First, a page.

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Easton's Bible Dictionary
Our Lord gave them the "keys of the kingdom," and by the gift of his Spirit fitted them to be the founders and governors of his church (John 14:16,17,26; 15:26,27; 16:7-15 ). To them, as representing his church, he gave the commission to "preach the gospel to every creature" (Matthew 28:18-20 ). After his ascension he communicated to them, according to his promise, supernatural gifts to qualify them for the discharge of their duties (Acts 2:4; 1 Corinthians 2:16; 2:7,10,13; 2 co 5:20; 1 Corinthians 11:2 ). Judas Iscariot, one of "the twelve," fell by transgression, and Matthias was substituted in his place (Acts 1:21 ). Saul of Tarsus was afterwards added to their number (Acts 9:3-20; 20:4; 26:15-18; 1 Timothy 1:12; 2:7; 2 Timothy 1:11 ).
Luke has given some account of Peter, John, and the two Jameses (Acts 12:2,17; 15:13; 21:18 ), but beyond this we know nothing from authentic history of the rest of the original twelve. After the martyrdom of James the Greater (Acts 12:2 ), James the Less usually resided at Jerusalem, while Paul, "the apostle of the uncircumcision," usually travelled as a missionary among the Gentiles (Galatians 2:8 ). It was characteristic of the apostles and necessary (1) that they should have seen the Lord, and been able to testify of him and of his resurrection from personal knowledge (John 15:27; Acts 1:21,22; 1 Corinthians 9:1; Acts 22:14,15 ).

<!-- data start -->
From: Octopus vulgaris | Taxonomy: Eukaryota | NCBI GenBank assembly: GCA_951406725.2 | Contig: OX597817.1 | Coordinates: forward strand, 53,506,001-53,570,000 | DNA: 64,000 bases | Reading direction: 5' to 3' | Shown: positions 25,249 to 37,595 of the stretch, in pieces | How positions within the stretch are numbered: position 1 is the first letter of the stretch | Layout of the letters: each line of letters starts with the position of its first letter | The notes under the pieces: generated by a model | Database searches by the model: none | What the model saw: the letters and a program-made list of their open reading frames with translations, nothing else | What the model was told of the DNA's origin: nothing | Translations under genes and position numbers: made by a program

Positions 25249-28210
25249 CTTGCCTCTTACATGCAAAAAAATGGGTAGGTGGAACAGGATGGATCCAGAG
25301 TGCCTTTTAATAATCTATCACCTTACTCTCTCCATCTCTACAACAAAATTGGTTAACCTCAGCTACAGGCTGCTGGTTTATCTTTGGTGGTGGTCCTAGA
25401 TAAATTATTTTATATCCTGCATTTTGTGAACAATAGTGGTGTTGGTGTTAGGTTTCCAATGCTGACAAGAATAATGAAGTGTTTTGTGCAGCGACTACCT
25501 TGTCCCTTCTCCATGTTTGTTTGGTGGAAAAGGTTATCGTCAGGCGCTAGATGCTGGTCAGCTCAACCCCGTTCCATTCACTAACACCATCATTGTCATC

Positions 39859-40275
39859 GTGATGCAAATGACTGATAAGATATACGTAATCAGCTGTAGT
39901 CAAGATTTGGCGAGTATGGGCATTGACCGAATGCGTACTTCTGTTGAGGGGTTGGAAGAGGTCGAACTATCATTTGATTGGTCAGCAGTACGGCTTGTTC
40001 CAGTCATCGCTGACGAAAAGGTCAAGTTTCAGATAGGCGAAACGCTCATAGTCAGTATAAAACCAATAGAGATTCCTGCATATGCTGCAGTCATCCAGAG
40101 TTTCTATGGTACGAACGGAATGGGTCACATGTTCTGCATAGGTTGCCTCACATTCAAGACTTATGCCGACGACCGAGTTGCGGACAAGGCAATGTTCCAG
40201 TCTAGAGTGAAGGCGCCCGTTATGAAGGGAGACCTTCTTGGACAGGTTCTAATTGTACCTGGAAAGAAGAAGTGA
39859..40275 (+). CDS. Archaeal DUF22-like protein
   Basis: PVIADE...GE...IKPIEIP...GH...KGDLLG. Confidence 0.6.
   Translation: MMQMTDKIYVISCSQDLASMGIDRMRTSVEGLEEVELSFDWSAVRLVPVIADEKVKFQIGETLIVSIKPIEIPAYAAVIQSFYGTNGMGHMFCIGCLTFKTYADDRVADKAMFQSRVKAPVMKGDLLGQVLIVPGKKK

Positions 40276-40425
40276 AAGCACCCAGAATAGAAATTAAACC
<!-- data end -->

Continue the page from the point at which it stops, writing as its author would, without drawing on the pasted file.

In 2 Corinthians 8:23 and Philippians 2:25 the word "messenger" is the rendering of the same Greek word, elsewhere rendered "apostle."
These dictionary topics are from M.G. Easton M.A., D.D., Illustrated Bible Dictionary, Third Edition, published by Thomas Nelson, 1897. Public Domain.
Easton, Matthew George. Entry for 'Apostle'. Easton's Bible Dictionary. https://www.studylight.org/dictionaries/eng/ebd/a/apostle.html. 1897.